Play in standard laboratory Public Good games suggests that on average, humans are quite prone to cooperate. Yet cooperation is often absent in real world social dilemmas, including many environmental problems. We propose that this discrepancy arises because in the Public Good game, the worst freeriders can do is to not contribute to the public account, while in many real world environmental situations freeriders can even appropriate contributions made by others before the public good is produced. We introduce the Claim Game that modifies the Public Good game by allowing for appropriating the contributions of others before the public good is produced. The impact of such possible takings on public good production is dramatic. No public good is produced, not even in the initial stages of interaction. We link our findings to the relevance of common pool games for modeling environmental problems, and stress the need to experimentally test environmental institutions within harsher social dilemmas than the standard Public Good game.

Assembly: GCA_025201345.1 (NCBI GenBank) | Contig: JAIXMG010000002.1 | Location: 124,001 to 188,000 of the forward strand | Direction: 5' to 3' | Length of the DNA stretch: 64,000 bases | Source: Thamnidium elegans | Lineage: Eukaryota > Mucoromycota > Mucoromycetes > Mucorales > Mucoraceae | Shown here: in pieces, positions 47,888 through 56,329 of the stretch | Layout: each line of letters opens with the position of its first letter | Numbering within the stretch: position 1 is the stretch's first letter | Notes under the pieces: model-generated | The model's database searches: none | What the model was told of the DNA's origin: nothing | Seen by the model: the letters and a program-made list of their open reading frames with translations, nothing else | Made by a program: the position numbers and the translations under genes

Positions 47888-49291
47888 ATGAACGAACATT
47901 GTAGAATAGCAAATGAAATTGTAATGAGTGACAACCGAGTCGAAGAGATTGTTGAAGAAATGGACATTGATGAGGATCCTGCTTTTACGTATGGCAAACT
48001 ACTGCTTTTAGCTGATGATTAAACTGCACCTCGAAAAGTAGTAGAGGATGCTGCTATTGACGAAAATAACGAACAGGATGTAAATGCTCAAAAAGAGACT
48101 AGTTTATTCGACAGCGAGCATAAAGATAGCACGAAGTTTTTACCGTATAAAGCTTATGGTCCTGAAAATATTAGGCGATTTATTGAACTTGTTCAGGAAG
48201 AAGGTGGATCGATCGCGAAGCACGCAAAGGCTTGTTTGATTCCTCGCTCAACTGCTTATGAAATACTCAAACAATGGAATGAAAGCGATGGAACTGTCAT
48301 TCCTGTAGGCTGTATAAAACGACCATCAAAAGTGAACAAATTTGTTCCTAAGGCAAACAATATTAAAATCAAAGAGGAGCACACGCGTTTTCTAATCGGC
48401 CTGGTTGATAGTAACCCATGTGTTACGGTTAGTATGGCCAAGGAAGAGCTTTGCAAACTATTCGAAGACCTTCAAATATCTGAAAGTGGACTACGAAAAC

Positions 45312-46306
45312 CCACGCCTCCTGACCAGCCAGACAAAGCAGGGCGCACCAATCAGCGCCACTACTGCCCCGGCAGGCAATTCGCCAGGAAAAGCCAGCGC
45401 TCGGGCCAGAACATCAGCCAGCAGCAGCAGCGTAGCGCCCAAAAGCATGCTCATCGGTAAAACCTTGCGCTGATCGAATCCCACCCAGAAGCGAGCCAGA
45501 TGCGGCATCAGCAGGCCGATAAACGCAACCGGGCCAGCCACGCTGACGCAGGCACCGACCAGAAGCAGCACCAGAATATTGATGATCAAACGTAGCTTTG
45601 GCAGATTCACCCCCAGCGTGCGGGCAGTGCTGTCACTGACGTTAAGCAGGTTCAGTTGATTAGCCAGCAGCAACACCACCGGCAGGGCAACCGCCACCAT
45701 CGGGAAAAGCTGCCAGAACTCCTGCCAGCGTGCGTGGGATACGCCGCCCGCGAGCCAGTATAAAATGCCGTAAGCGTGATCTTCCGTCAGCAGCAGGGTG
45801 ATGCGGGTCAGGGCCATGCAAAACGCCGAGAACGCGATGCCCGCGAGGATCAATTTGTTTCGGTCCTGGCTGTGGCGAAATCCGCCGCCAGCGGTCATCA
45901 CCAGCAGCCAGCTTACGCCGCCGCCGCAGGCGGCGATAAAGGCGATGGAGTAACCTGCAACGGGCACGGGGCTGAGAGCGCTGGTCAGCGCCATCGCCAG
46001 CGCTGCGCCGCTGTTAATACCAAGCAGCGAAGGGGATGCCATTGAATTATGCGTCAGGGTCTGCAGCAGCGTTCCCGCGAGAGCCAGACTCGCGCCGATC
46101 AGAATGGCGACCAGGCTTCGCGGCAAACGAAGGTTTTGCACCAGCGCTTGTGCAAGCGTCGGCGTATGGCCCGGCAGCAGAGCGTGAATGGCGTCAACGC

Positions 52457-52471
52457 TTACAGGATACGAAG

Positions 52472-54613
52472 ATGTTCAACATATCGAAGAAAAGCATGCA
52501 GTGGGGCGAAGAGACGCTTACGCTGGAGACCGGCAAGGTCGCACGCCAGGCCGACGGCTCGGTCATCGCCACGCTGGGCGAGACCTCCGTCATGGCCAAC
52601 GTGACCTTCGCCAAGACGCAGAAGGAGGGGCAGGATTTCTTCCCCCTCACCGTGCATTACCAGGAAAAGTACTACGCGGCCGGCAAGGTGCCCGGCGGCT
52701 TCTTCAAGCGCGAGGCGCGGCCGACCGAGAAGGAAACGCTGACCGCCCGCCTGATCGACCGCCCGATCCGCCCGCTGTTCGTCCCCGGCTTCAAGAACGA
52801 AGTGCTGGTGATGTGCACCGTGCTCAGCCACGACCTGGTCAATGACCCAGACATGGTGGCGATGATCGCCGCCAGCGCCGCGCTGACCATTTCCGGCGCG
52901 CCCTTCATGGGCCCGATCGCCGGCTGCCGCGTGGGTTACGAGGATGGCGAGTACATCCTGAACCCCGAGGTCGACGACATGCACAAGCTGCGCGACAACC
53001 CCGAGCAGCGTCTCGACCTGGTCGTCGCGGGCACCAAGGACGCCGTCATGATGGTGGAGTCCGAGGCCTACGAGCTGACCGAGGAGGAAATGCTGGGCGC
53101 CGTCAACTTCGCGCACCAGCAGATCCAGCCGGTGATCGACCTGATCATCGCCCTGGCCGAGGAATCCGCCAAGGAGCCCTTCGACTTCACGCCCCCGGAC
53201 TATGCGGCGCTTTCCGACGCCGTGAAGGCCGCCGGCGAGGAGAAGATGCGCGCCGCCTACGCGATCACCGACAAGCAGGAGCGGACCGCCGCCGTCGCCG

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ERIM Top-Core Articles
Journal of Environmental Economics and Management
Department of Applied Economics

van Soest, D.P, Stoop, J.T.R, & Vyrastekova, J. (2016). Toward a delineation of the circumstances in which cooperation can be sustained in environmental and resource problems. Journal of Environmental Economics and Management, 77, 1–13. doi:10.1016/j.jeem.2015.12.004